Abstract

Data transport across short electrical wires is limited by both bandwidth and power density, which creates a performance bottleneck for semiconductor microchips in modern computer systems—from mobile phones to large-scale data centres. These limitations can be overcome1,2,3 by using optical communications based on chip-scale electronic–photonic systems4,5,6,7 enabled by silicon-based nanophotonic devices8. However, combining electronics and photonics on the same chip has proved challenging, owing to microchip manufacturing conflicts between electronics and photonics. Consequently, current electronic–photonic chips9,10,11 are limited to niche manufacturing processes and include only a few optical devices alongside simple circuits. Here we report an electronic–photonic system on a single chip integrating over 70 million transistors and 850 photonic components that work together to provide logic, memory, and interconnect functions. This system is a realization of a microprocessor that uses on-chip photonic devices to directly communicate with other chips using light. To integrate electronics and photonics at the scale of a microprocessor chip, we adopt a ‘zero-change’ approach to the integration of photonics. Instead of developing a custom process to enable the fabrication of photonics12, which would complicate or eliminate the possibility of integration with state-of-the-art transistors at large scale and at high yield, we design optical devices using a standard microelectronics foundry process that is used for modern microprocessors13,14,15,16. This demonstration could represent the beginning of an era of chip-scale electronic–photonic systems with the potential to transform computing system architectures, enabling more powerful computers, from network infrastructure to data centres and supercomputers.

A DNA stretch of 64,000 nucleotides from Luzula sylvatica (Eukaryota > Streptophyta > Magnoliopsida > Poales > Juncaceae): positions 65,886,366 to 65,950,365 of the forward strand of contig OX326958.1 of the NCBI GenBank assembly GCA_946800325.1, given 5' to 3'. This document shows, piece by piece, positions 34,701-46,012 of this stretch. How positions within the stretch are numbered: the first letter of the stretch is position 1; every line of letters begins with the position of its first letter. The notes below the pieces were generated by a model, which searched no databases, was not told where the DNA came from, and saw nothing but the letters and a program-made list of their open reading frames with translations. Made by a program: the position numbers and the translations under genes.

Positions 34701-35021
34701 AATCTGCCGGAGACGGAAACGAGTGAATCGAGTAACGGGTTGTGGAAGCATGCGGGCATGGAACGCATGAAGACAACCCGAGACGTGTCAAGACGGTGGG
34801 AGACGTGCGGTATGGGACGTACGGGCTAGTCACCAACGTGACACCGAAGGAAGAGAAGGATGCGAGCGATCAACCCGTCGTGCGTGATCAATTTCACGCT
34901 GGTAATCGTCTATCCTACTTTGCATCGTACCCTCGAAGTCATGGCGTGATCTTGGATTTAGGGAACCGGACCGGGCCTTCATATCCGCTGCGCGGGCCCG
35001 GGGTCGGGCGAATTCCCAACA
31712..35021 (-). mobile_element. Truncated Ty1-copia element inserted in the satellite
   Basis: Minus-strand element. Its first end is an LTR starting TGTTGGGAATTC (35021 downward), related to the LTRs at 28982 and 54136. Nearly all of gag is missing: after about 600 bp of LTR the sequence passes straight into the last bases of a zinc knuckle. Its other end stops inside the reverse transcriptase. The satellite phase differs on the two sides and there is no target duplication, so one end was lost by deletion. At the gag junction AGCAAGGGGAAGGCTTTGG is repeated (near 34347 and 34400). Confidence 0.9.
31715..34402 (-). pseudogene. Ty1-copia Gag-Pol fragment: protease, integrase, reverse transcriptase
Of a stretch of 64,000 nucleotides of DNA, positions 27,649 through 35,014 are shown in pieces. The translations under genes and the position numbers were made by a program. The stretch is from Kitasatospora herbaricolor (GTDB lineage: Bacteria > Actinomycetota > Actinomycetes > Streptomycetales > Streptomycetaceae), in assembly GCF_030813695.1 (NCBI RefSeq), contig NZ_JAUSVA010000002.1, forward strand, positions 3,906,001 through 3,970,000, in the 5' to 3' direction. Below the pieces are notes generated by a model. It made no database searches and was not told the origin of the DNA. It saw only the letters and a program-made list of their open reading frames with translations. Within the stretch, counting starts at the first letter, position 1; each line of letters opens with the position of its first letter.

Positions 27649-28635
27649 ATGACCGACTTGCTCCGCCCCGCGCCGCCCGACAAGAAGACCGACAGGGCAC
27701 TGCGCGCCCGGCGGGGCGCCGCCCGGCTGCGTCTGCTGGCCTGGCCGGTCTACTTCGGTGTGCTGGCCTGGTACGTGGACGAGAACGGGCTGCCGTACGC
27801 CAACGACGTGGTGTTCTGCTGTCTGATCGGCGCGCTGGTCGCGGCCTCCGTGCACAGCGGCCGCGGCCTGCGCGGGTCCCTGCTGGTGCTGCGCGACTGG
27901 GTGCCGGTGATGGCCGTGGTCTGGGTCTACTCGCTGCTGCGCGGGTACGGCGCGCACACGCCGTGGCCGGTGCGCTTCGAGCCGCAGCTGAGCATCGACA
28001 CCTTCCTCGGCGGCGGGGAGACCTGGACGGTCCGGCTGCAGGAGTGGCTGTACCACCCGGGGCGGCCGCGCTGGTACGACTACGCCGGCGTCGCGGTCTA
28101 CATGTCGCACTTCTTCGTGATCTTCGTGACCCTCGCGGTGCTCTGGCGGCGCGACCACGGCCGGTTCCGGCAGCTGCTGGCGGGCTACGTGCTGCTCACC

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Acknowledgements

We thank S. Twigg, Q. Nguyen, and M. Moreto Planas for help with processor infrastructure, A. Srinivasan for help with photodetector characterization, and S. Han for help with chip photos. This work was supported by DARPA POEM award HR0011-11-C-0100, led by J. Shah and DARPA PERFECT award HR0011-12-2-0016, led by J. Cross. We thank M. Casper, J. Torneden, and the team at the Kansas City Plant for their support of our design submissions over the years leading up to this work. Support is also acknowledged from the Berkeley Wireless Research Center, UC Berkeley ASPIRE Lab, MIT CICS, National Science Foundation, FCRP IFC, Trusted Foundry, Intel, Santec, and NSERC. The views expressed are those of the authors and do not reflect the official policy or position of the DoD or the US Government.

Author information

Author notes

    • Jason S. Orcutt
    •  & Jeffrey M. Shainline

    Present addresses: IBM T. J. Watson Research Center, Yorktown Heights, New York 10598, USA (J.S.O.); National Institute for Standards and Technology, Boulder, Colorado 80305, USA (J.M.S.).

    • Chen Sun
    • , Mark T. Wade
    • , Yunsup Lee
    •  & Jason S. Orcutt

    These authors contributed equally to this work.

Affiliations

  1. University of California, Berkeley, Berkeley, California 94720, USA

    • Chen Sun
    • , Yunsup Lee
    • , Andrew S. Waterman
    • , Rimas R. Avizienis
    • , Sen Lin
    • , Henry M. Cook
    • , Albert J. Ou
    • , Krste Asanović
    •  & Vladimir M. Stojanović
  2. Massachusetts Institute of Technology, Cambridge, Massachusetts 02139, USA

    • Chen Sun
    • , Jason S. Orcutt